As an Official Champion of National Cyber Security Awareness Month (NCSAM), the Council will be sharing educational resources on payment security best practices on the PCI Perspectives blog, and through our Twitter (@PCISSC) and LinkedIn pages. The Council will align these resources with the four weekly themes outlined by the National Cyber Security Alliance:
- Week 1: Be Cyber Smart: Best practices to protect data.
- Week 2: Fight the Phish: Resources to help identify phishing attacks.
- Week 3: Cybersecurity Career Awareness Week: Information to support the next generation of cybersecurity professionals.
- Week 4: Cybersecurity First: Guidance to make cybersecurity an organizational priority.
Week 1: Be Cyber Smart: Best practices to protect data.
To kick off this weekly series, the Council will focus on best practices to secure payment data. PCI SSC recently developed a set of payment protection resources for small businesses. The “Back-to-Basics” series highlights eight payment security basics for protecting against payment data theft.
In addition to the series, this resource guide provides a round-up of all eight tips: 8 Tips to Help Small Merchants Protect Payment Card Data During COVID-19
8 Tips to Help Small Merchants Protect Payment Card Data
TIP #1: Reduce where payment card data can be found. The best way to protect against data breaches is not store card data at all. Many small merchants are offering curbside pickup now and are accepting telephone payments in lieu of former face-to-face transactions. Avoid writing payment card details down and instead enter them directly into your secure terminal.
Read more: Back-to-Basics: Reduce where payment card data can be found
TIP #2: Use strong passwords. The use of weak and default passwords is one of the leading causes of payment data breaches for businesses. To be effective, passwords must be strong and updated regularly. Weak and vendor default passwords are a frequent source of small merchant breaches.
Read more: Back-to-Basics: Use strong passwords
TIP #3: Keep software patched and up to date. Criminals look for outdated software to exploit flaws in unpatched systems. Timely installation of security patches is crucial to minimize the risk of being breached. One way to keep up with all the necessary changes is by ensuring vulnerability scans are performed regularly to identify security issues. PCI Approved Scanning Vendors (ASVs) can help you identify vulnerabilities and misconfigurations in your Internet-facing payment systems, e-commerce website, and other systems, providing a report of your vulnerabilities and how to address them—for example, what patches to apply. Be sure to act upon the results of ASV vulnerability scans and keep your software up to date.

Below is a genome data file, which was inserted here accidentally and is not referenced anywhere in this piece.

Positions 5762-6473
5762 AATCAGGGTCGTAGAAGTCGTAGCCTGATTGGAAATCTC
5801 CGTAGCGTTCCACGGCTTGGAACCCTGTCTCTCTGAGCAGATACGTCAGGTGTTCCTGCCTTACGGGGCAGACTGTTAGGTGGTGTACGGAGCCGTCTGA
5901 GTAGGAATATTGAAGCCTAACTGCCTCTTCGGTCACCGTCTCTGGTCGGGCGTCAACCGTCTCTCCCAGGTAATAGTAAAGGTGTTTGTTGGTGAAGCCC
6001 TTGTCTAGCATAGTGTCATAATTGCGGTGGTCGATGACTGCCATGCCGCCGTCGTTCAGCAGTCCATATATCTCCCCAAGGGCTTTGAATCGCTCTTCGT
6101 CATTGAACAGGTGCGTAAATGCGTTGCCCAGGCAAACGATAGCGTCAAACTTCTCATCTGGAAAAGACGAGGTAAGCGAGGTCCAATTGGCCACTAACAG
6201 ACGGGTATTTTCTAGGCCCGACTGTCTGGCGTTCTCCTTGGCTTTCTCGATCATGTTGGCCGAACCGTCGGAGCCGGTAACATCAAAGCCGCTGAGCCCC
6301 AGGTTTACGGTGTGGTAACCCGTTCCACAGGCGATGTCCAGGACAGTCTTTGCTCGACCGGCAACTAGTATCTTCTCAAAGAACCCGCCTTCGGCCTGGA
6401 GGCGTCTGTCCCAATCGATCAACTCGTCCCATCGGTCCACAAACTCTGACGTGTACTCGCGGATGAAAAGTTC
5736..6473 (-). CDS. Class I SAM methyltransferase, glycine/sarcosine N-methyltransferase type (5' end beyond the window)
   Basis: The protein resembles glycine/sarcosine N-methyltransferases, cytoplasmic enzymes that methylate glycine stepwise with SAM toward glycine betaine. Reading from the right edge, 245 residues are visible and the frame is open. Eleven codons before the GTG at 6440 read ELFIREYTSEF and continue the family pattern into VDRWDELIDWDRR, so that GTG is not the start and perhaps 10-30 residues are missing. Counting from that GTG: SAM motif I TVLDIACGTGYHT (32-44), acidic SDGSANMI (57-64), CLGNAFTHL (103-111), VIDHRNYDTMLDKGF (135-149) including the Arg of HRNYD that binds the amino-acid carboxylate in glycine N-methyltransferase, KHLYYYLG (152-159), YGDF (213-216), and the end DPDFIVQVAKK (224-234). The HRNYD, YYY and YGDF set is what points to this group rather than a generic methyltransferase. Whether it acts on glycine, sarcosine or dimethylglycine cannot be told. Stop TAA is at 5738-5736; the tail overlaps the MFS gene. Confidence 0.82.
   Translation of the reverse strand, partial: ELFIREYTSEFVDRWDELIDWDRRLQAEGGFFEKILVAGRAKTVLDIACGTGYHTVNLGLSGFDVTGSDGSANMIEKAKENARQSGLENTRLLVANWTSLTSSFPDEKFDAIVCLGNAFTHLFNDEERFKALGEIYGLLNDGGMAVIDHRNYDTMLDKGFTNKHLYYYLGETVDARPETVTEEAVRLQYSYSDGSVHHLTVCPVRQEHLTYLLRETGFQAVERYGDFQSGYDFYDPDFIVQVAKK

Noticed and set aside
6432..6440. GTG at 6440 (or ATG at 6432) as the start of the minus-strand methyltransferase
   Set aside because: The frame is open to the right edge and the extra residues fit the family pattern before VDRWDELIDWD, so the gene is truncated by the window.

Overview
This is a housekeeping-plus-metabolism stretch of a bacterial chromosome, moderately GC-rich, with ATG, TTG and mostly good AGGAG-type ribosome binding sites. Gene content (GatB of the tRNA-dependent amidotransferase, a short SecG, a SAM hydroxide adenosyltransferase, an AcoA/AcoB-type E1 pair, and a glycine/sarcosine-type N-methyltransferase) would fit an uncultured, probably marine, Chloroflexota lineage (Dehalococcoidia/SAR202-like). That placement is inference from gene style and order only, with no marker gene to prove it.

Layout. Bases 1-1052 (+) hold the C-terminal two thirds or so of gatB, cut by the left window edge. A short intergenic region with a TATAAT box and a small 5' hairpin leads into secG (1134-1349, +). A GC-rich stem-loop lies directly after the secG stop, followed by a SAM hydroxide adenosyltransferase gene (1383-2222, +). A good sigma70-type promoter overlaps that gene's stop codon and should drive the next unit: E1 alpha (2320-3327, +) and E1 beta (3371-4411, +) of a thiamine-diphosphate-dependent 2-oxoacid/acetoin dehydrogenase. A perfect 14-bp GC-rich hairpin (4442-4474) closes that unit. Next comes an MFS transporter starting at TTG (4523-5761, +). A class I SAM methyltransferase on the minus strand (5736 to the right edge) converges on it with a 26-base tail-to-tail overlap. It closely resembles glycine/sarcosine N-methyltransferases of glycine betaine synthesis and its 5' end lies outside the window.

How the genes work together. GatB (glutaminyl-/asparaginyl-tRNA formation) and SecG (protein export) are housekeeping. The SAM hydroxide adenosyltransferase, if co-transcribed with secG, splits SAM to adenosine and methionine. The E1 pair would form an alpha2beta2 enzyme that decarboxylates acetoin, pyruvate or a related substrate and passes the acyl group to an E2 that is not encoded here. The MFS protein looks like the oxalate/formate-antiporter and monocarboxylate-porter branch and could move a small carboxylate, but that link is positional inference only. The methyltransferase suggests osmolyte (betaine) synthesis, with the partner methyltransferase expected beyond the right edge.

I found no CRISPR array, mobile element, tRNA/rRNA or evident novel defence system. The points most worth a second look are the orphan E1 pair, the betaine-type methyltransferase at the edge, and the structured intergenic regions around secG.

Read more: Back-to-Basics: Keep software patched and up to date
TIP #4: Use strong encryption. Encryption makes payment card data unreadable to people without a specific key, and can be used to protect stored data and data transmitted over a network. Ask your vendor whether your payment terminal encryption is done via a Point-to-Point Encryption solution and is on the PCI SSC’s List of PCI P2PE Validated Solutions. If you are setting up a new website, confirm the shopping cart provider is using proper encryption, such as TLS v1.2, to protect your customers’ data.
Read more: Back-to-Basics: Use strong encryption
TIP #5: Use secure remote access. To minimize the risk of being breached, it’s important that you take part in managing how and when your vendors can access your systems. Criminals can gain access to your systems that store, process, or transmit payment data through weak remote access controls. You should limit use of remote access and disable it when not needed. If you must allow remote access, ask your vendors to use multi-factor authentication and strong remote access credentials that are unique to your business and not the same as those used for other customers.
Read more: Back-to-Basics: Use secure remote access
TIP #6: Properly configure firewalls. A firewall is a device or software that sits between your network and the Internet. It acts as a barrier to keep traffic out of your network and systems that you don’t want and didn’t authorize. Firewall rules can seem complex, but configuring them properly is vital to security. If you require additional assistance to properly configure your firewall, seek help from a network professional.
Read more: Back-to-Basics: Properly Configure Firewalls
TIP #7: Think before you click. Hackers use phishing and other social engineering methods to target organizations with legitimate-looking emails and social media messages that trick users into providing confidential data, such as payment card number, merchant account number or password. Small merchants should be extra vigilant and be on the look-out for common phishing and social engineering hacks.
Read more: Back-to-Basics: Think before you click
TIP #8: Choose trusted partners. It’s critical you know who your service providers are and what security questions to ask them. Is your service provider adhering to PCI DSS requirements? For e-commerce merchants (and those of you that recently started accepting e-commerce payments in lieu of face-to-face payments), it is important that your payment service providers are PCI DSS compliant, including the service provider that manages your payment process (your “payment service provider” or PSP).
Read more: Back-to-Basics: Choose trusted partners